8 The very large swamp is absolutely filled—perhaps overfilled—with lotus plants. We saw big swaths of plants that were brown, as if they had been sprayed with a herbicide.

9 By the look of all the snags, the swamp must have grown larger in the recent past. Note waterfowl in the bit of open water. I didn’t see him until I put this photo on the blog page. I like this photo well enough, and I’m proud of its having a foreground, middle ground, and background—hard for me to achieve.

10 In the spring, according to friends and the Sheldon Marsh State Nature Preserve website, birds are abundant here. Mic. is the one who noticed this great blue heron. She looks a bit unkempt; I wonder if she’s been spear-fishing. I hope she was not disappointed with her catch.

11 Nearly back at the car I noticed these two leaves on the paved walk. I didn’t know yet that I would be disappointed in the day’s photographs. Still, the words “memento mori” sprang to mind. A harbinger of my mood at download?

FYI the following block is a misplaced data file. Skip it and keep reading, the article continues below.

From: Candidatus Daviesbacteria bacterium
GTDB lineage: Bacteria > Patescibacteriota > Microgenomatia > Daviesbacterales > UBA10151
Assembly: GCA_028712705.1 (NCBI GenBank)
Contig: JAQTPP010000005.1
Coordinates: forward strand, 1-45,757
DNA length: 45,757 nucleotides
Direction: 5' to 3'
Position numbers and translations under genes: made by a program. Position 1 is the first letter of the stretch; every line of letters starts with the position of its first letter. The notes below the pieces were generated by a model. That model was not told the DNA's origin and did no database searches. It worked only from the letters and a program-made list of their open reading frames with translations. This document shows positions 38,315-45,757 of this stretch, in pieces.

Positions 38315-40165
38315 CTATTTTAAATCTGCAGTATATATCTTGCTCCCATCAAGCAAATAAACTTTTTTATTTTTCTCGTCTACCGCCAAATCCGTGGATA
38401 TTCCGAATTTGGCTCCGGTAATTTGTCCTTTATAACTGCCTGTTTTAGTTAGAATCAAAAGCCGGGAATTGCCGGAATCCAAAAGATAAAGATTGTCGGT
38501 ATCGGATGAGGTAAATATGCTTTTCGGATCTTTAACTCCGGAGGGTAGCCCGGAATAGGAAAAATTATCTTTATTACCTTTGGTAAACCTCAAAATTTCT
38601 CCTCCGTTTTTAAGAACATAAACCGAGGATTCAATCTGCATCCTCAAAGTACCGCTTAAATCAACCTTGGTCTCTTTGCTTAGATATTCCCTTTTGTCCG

17 responses

  1. I think that we photographers have all had the experience of getting home from an outing and discovering that we failed to capture something exciting that we thought we’d captured. I agree with you that #7, with its abstract interplay of so many curves, is the standout of the group. Regarding noise, you could try a program like Topaz DeNoise to salvage a noisy image that you otherwise thought good (which you said wasn’t the case for #4). The greener leaf in your final picture looks like it could be a from a cottonwood tree.

    Liked by 1 person

    August 17, 2022 at 7:36 AM

    • Thanks, Steve, for the recommendation for Topaz DeNoise. Glad you like #7, too. Both those leaves in #11 are from cottonwood trees. The one on the left has just seen a bit more of life (or death).


      August 17, 2022 at 11:32 AM

  2. logokane

    I always get a lot out of your images. Not about photography, which I know nothing about, but from the content (whatever that means).